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What to Know About How the COVID-19 Vaccine Could Impact Autoimmune Patients

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Ana Membreño-Stuart was diagnosed with Lupus in 2012.

“My hair was falling out. I had joint pain, fevers,” Ana said.

Her story is similar to mine and millions of other Americans who have autoimmune diseases, from Lupus and Rheumatoid Arthritis to Sjogren, the one I have. 

These health conditions make us vulnerable to a serious COVID-19 infection.

While antibodies protect healthy people when they get a virus, Ana explained “it does the opposite” in our case. 

“It attacks our own bodies, like our organs, our hearts, the lungs, the brain, the skin,” she said.

Earlier this year, many of these patients celebrated the emergency approval of the Moderna and Pfizer vaccines.

But some worry how their bodies will react to the doses, because these new types of vaccines, also known as mRNA, work differently.

They teach our bodies to create proteins that trigger antibodies to protect us from the virus.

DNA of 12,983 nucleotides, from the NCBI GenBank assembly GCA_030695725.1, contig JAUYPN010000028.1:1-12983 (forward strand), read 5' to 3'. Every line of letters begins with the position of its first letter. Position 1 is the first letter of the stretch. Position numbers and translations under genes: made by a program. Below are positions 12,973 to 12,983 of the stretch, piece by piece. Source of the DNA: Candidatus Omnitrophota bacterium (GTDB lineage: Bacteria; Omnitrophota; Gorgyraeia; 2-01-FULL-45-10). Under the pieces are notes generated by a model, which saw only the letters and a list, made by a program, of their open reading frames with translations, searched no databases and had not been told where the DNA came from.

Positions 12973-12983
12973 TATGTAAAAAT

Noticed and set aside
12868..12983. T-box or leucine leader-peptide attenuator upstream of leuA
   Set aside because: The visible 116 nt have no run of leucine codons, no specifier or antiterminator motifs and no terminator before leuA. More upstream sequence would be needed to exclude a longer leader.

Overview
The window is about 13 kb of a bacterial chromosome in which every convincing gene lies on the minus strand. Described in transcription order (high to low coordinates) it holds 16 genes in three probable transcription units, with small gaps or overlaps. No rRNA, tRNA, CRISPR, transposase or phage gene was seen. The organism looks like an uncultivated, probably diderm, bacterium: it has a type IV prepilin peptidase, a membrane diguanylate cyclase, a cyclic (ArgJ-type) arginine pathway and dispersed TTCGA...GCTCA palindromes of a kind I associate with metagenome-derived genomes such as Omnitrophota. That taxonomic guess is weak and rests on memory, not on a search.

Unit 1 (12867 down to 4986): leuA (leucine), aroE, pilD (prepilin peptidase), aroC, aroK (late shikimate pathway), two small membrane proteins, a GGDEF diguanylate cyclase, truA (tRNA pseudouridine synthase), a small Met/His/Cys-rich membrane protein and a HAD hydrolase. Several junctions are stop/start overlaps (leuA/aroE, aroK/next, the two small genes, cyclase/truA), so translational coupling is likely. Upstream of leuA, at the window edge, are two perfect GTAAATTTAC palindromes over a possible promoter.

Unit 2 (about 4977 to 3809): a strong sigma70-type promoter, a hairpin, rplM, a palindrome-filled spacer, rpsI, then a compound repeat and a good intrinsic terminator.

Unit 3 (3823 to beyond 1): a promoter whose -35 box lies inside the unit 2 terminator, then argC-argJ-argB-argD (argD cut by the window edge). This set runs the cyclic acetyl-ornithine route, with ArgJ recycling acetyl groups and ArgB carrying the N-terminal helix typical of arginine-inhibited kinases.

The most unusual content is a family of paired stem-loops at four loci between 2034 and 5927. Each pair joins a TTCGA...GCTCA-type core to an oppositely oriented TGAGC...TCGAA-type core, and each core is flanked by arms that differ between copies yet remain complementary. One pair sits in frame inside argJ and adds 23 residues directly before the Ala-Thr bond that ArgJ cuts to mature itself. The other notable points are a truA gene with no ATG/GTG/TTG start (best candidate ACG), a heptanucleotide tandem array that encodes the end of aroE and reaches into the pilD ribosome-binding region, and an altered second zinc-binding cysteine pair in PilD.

“All vaccines are designed to wake up and educate a particular part of your immune system,” said Dr. Aileen Marty, an epidemiologist at Florida International University.  

Dr. Marty is hopeful about what she has seen so far. 

“I cannot (make the blanket statement that) all immune disorders are going to respond appropriately, because they won't,” Dr. Marty said. “But most of the autoimmune diseases we have studied so far, there seems to be absolutely no negative effect from getting the vaccine, and they seem to be getting the same level of protection as everyone else.”

The American College of Rheumatology says they “anticipate recommending all patients, including rheumatology patients, receive an approved COVID-19 vaccine,” adding that though the risk of "disease flare" is currently unknown, they plan to continue studying the impact of vaccines on the autoimmune disease community.

Dr. Marty says she’s only seen adverse reactions in people with severe allergies, but every patient with a chronic disease should ask their doctor before getting vaccinated.  

Ana did just that.

“He said he definitively recommends me taking it, because getting COVID-19 is a serious thing, especially with someone who has a compromised immune system already,” Ana said. 

At this time, the vaccine isn’t widely available for people with autoimmune diseases in Florida unless they are 65 or older. 

The American College of Rheumatology says there’s a task force studying the effects of the vaccine on people with chronic autoimmune diseases, and that report is expected sometime in February.

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